Welcome to LEED at Campbell Hall!

The Campbell Hall renovation anticipates receiving a Gold certification, becoming the second LEED certified building on Agnes Scott’s 100 acre campus. This building with combined residential and academic uses will provide the perfect infrastructure for living and learning, especially in relation to Agnes Scott’s sustainability efforts. As part of our mission to live honorably, the college accepts the challenge of environmental stewardship, commit to education and leadership in sustainability, and seek to balance what the college takes from and returns to the world’s natural resources.

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  1. Sustainable Sites: Secure bicycle racks and accessible changing facilities near Campbell Hall help promote clean commuting options.
  2. Site Selection: Reuse of an existing historic building limits waste and new construction material. It also does not increase impervious surface on campus.
  3. Site Selection: Convenient access to alternative transportation options reduces CO2 emissions and improves regional air quality.
  4. Water Efficiency: The low flow fixtures in these bathrooms contribute to reducing water consumption by thousands of gallons per year.
  5. Water Efficiency: The low flow fixtures used in these bathrooms save 40% more water compared to conventional fixtures.
  6. Energy & Atmosphere: Maintaining Campbell Hall’s large windows provides natural day-lighting throughout the building, thus reducing electricity usage.
  7. Energy & Atmosphere: Campbell Hall is heated and cooled by a geothermal HVAC system which is the most energy efficient HVAC system available in 2014. The energy saved will greatly reduce the college’s carbon footprint long-term.
  8. Indoor Environmental Air Quality: Environmentally preferred cleaning products are used throughout Campbell Hall to reduce airborne chemicals.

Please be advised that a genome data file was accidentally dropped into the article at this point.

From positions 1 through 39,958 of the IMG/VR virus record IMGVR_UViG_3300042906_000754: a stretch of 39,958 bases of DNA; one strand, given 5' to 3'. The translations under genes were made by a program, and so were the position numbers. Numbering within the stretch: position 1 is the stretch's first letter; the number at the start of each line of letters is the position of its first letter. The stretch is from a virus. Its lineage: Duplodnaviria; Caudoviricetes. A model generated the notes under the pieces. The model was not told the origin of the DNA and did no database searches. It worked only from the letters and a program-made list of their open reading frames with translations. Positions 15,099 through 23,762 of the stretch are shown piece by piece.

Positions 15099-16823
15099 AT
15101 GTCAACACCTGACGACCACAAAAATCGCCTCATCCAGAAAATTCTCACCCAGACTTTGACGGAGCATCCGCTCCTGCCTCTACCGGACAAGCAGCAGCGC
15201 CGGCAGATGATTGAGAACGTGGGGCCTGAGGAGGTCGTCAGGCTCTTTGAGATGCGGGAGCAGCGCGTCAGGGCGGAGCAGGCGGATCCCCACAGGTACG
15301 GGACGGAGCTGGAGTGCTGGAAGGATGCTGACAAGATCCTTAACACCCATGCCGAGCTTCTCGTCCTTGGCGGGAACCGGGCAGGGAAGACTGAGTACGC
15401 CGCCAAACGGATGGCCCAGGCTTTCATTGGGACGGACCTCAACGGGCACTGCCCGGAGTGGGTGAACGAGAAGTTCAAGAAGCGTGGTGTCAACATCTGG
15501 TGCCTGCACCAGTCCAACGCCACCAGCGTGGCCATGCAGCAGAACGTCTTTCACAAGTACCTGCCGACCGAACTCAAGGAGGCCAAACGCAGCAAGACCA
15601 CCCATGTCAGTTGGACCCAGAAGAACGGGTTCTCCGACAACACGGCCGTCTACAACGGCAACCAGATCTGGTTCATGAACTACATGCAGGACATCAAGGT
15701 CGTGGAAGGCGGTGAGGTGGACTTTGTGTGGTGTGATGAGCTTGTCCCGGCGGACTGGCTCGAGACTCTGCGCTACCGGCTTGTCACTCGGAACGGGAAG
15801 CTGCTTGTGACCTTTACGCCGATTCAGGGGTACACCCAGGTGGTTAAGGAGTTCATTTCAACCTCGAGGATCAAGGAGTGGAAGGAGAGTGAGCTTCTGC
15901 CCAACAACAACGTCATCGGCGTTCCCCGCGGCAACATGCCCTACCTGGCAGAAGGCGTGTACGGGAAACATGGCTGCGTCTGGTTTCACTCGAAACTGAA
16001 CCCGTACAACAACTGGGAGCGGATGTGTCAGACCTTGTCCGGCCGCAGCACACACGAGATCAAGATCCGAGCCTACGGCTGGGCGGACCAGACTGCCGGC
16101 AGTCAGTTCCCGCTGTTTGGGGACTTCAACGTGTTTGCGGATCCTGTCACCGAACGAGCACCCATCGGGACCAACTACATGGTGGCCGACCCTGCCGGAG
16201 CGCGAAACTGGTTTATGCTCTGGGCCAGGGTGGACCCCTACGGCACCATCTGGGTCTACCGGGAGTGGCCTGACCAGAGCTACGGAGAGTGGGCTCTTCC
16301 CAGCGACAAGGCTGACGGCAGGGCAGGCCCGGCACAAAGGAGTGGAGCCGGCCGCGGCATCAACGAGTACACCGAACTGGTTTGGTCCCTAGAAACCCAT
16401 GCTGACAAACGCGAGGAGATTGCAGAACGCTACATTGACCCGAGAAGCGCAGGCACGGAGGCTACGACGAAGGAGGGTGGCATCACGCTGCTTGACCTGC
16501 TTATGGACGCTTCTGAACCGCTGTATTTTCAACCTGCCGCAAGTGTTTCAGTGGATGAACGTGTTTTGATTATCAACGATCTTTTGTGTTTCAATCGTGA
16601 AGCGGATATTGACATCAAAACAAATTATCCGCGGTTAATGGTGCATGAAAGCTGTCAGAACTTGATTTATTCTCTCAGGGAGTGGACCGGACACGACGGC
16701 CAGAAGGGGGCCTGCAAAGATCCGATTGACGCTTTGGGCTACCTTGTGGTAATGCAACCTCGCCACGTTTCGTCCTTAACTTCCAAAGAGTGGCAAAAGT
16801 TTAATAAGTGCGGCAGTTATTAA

9. Water Efficiency: The geothermal HVAC system used to heat and cool Campbell Hall saves over half a million gallons of water per year.
  10. Materials & Resources: Over 95% of the construction waste was recycled or salvaged, resulting in over 200 tons of material diverted from the landfill.
  11. Indoor Environmental Air Quality: The use of low VOC paint, coatings and adhesives helps reduce impacts to the environment and personal health. Carpet and furniture are manufactured with low-emitting materials which also contributes to improved indoor air quality.
  12. Indoor Environmental Air Quality: The use of interior glass walls throughout Campbell Hall enhances natural light, therefore providing a more productive workspace.
  13. Materials & Resources: All paper goods used in Campbell Hall are environmentally safe, non-toxic and have a high post-consumer recycled content.
  14. Site Selection: Campbell Hall was designed with a stormwater management plan that promotes natural filtration, collection, and reuse with minimal processing.
  15. Indoor Environmental Air Quality: Ventilation, including some operable windows, throughout Campbell Hall was designed in order to enhance indoor air quality.
  16. Materials & Resources: Exterior historic architectural elements were salvaged and refurbished for reuse in the building renovation.